Prolonged use of topical corticosteroids to large or extensive areas, especially with occlusive dressing, may lead to systemic side-effects, which result from excessive action on electrolyte balance, excessive action on other aspects of metabolism including gluconeogenesis, the action on tissue repair and healing, and an inhibitory effect on the secretion of corticotrophin by the anterior lobe of the pituitary gland. Disturbance of electrolyte balance is manifested in the retention of sodium and water, with oedema and hypertension, and in the increased excretion of potassium with the possibility of hypokalaemic alkalosis. Other excessive metabolic effects lead to mobilisation of calcium and phosphorus, with osteoporosis and spontaneous fractures, nitrogen depletion, and hyperglycaemia with precipitation of the diabetic state. Patients may be more susceptible to infections including tuberculosis and viral infections. Large doses of corticosteroids may also produce Cushingoid symptoms typical of hyperactivity of the adrenal cortex, with moon-face, sometimes with hirsutism, buffalo hump, flushing, increased bruising, striae, and acne, and sometimes leading to a fully developed Cushing's syndrome. If administration is discontinued these symptoms are usually reversed, but sudden cessation is dangerous.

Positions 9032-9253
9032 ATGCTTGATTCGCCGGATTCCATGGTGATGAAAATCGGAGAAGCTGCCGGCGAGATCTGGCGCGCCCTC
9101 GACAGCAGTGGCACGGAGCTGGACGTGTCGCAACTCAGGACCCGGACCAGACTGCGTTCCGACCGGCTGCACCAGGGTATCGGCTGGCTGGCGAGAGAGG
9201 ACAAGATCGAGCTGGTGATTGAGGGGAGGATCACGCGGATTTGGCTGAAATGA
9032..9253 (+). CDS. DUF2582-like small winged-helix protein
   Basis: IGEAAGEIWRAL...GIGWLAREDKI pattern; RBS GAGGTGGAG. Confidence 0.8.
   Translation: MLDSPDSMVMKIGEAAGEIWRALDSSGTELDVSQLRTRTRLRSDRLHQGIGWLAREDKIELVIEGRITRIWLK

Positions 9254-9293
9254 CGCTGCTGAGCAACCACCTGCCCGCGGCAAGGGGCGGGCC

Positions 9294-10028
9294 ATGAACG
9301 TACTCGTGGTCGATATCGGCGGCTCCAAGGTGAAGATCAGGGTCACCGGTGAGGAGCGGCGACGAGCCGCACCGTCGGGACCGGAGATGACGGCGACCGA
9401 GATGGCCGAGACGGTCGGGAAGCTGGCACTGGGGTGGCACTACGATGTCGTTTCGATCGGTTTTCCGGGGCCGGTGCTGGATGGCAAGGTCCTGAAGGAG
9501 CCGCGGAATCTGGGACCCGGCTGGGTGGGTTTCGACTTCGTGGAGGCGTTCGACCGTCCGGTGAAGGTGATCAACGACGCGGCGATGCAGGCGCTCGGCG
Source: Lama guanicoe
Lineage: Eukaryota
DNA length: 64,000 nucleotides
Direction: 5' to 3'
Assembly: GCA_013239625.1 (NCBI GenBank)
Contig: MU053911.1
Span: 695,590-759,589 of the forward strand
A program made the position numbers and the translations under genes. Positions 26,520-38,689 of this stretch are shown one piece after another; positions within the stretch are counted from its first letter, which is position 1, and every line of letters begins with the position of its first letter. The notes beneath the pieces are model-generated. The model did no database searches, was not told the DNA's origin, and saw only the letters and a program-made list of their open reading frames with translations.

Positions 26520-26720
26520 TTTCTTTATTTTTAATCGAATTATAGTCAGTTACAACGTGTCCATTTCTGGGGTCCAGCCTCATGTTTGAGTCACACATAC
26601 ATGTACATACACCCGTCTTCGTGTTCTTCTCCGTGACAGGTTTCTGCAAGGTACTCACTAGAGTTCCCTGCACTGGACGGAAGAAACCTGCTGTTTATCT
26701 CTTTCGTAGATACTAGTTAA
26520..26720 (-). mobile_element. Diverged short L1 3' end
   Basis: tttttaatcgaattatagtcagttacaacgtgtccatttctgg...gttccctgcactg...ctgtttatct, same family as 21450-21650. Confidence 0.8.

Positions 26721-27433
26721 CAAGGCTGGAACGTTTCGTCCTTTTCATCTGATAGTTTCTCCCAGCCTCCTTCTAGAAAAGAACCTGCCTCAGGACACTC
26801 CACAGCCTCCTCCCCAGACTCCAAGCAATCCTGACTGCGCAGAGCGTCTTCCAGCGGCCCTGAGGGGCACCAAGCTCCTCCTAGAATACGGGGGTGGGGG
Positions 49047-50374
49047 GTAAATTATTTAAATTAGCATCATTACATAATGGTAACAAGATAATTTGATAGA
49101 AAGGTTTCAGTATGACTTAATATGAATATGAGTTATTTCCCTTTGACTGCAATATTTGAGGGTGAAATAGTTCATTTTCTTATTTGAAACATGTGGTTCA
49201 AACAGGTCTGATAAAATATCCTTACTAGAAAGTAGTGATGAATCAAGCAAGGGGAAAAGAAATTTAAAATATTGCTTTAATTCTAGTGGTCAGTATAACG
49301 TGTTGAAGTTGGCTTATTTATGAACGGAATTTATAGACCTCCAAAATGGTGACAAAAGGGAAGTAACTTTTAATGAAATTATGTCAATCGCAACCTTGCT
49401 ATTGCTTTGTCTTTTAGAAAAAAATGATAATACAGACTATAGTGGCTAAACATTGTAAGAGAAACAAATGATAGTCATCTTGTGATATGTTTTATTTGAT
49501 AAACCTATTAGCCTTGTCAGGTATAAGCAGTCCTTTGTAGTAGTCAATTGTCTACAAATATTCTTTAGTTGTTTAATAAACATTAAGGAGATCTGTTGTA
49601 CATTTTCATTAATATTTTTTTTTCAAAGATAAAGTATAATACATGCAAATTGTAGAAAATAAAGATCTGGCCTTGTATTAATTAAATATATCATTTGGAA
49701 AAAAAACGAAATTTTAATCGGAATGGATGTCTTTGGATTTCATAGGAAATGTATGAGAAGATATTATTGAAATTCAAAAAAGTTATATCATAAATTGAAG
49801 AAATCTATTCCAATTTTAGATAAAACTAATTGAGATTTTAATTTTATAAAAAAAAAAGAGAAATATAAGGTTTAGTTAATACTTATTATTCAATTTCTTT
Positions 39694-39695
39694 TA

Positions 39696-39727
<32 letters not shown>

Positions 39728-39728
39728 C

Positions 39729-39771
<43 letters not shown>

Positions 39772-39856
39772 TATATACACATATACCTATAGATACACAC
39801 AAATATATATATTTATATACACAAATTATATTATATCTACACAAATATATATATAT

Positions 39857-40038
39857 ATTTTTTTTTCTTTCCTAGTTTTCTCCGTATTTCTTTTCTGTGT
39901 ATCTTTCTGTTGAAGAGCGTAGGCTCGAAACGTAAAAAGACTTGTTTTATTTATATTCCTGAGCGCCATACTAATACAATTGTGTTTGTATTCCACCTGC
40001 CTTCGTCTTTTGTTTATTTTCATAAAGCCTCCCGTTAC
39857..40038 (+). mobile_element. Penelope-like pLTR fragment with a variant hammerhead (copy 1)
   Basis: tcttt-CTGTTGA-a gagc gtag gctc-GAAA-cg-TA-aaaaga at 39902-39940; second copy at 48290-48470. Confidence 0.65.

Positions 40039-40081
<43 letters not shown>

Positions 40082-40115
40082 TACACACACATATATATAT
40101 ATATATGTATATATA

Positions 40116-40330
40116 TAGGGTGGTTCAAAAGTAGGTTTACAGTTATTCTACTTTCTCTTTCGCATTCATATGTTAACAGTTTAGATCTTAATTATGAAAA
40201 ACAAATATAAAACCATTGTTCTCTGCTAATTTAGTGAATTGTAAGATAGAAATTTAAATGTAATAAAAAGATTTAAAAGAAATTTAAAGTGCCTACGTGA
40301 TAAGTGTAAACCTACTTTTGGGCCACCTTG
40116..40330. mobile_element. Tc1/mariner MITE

Treatment for Overdosage: Treatment of systemic side-effects due to prolonged use of hydrocortisone or use under occlusive dressings over large areas are symptomatic, with the drug slowly withdrawn.